RIAA Hires ATF Chief – Now The Copyright Cops May Really Bust Down Your Door

from the great... dept

The latest hire by the RIAA is Bradley Buckles, the director of the Bureau of Alcohol, Tobacco and Firearms. He’s going to head up their anti-piracy efforts and their relationship with law enforcement agencies. I’d imagine this isn’t good news for anyone involved in file sharing. It certainly doesn’t suggest that the recording industry is looking for a discussion about how to update their business model, but would prefer to simply bust down doors and throw people in jail. If he’s really going after true counterfeiting operations that are making up fake CDs and selling them on the streets, that’s fine – and his experience could be helpful. However, if he starts sending the police and other law enforcement after 12-year-old kids downloading nursery rhymes, it might not go over so well.

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Comments on “RIAA Hires ATF Chief – Now The Copyright Cops May Really Bust Down Your Door”

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OldYeller says:

New business model

Okay, here’s the new supporting business model.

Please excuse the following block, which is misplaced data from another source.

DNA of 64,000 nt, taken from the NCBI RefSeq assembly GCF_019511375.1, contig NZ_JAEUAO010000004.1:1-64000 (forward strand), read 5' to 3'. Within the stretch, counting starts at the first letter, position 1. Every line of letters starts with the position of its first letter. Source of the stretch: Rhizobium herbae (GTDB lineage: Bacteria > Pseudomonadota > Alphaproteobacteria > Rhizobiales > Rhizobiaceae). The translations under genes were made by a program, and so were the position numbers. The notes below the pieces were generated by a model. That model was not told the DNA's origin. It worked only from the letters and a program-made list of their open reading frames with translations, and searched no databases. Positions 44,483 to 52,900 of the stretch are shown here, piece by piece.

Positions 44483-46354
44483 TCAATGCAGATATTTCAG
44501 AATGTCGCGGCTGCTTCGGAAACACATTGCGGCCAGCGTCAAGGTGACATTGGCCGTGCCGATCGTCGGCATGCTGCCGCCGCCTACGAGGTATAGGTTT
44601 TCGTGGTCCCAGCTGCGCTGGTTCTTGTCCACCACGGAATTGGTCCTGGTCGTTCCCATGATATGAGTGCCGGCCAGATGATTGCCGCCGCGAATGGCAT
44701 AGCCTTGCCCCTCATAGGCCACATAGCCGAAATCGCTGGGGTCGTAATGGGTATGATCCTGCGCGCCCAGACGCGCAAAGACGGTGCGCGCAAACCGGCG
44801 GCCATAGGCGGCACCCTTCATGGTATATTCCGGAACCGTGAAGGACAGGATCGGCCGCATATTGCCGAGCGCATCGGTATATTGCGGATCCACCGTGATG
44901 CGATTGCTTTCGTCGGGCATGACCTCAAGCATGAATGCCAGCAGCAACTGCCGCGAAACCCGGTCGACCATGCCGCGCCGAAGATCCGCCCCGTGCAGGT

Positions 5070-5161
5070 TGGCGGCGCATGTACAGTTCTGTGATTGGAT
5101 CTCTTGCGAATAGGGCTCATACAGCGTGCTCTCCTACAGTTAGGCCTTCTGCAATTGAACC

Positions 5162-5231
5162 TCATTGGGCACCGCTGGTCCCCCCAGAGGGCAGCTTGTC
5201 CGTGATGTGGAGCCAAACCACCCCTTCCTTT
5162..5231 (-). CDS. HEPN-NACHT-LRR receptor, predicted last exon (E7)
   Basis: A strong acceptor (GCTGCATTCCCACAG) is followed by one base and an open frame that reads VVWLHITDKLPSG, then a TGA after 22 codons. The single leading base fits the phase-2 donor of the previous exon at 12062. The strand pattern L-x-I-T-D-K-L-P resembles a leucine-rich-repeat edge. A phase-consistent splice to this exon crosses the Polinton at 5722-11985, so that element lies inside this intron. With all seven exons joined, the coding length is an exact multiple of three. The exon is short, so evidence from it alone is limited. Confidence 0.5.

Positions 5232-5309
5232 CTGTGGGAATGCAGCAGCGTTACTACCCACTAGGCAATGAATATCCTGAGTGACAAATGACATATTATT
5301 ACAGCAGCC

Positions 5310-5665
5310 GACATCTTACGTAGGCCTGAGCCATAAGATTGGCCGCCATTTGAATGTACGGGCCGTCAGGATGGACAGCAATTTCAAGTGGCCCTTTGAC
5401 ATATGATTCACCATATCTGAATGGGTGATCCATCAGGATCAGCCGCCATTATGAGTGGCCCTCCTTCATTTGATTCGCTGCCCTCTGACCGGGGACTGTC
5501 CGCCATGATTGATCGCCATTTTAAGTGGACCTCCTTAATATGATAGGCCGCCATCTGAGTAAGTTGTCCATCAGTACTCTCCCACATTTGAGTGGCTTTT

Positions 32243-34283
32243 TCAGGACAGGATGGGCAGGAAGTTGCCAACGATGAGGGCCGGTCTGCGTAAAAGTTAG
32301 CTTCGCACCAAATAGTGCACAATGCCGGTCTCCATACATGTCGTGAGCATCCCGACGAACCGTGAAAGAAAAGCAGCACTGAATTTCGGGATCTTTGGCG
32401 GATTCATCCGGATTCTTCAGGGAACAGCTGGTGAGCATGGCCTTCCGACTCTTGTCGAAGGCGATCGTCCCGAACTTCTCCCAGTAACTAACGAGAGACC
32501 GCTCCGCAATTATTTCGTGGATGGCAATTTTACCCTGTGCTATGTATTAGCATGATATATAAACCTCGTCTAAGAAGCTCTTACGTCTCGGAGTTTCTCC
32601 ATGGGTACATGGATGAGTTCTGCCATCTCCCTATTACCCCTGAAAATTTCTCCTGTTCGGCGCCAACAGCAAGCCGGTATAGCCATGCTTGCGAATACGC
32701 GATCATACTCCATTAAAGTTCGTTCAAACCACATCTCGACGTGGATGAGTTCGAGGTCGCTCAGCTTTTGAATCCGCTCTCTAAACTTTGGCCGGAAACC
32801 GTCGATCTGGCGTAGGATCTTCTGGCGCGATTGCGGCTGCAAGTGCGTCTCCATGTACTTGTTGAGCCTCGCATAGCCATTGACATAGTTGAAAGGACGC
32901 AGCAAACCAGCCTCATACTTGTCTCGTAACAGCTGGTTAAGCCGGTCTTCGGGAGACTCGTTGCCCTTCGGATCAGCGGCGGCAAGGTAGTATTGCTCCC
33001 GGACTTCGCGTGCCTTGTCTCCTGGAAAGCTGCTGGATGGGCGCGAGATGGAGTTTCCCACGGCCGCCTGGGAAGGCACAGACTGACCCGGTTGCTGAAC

1. Create a COPS like reality show where camera crews follow this guy and his team of enforcers serving subpoenas, seizing computers, and otherwise enforcing (their) Truth, (their) Justice, and (their version of) The American Way.

2. Sydnicate and earn fees based on traditional teevision market rules, since they understand those.

Connelly Barnes says:


The “War Against Piracy” is a war that cannot be won.

Well, not realistically.

DRM, content management OSs, government action, fines, lawsuits, legal changes, etc will have little long-term effect. Why? Because free information is widely disseminated. Right now I can download one mp3 in a minute; in ten years it will be one video in a minute; in twenty years it will be one video store in a minute.

Of course, a country can make laws to limit hard disk size and bandwidth. I’ll be the first out of such a country. In the long run, free countries will out-innovate countries with “disk size limits.”

Stop trying to fight a war that cannot be won. There’s no way to combat the new “digital sin” of piracy; we’ll just have to update our social systems accordingly.

PS: Compare this with the machine technology developed in the 18th century; according to Marx, such technology was the cause of the downfall of feudalism and the rise of the free market/capitalism. Compare the medieval Church’s doctrine with Copyright law. We have “material freedom”, as a result of “material technology”. We have yet to obtain “idea-expression freedom”, but if it came, it would be a result of “idea-expression technology”, i.e. the home printing press, the PC.

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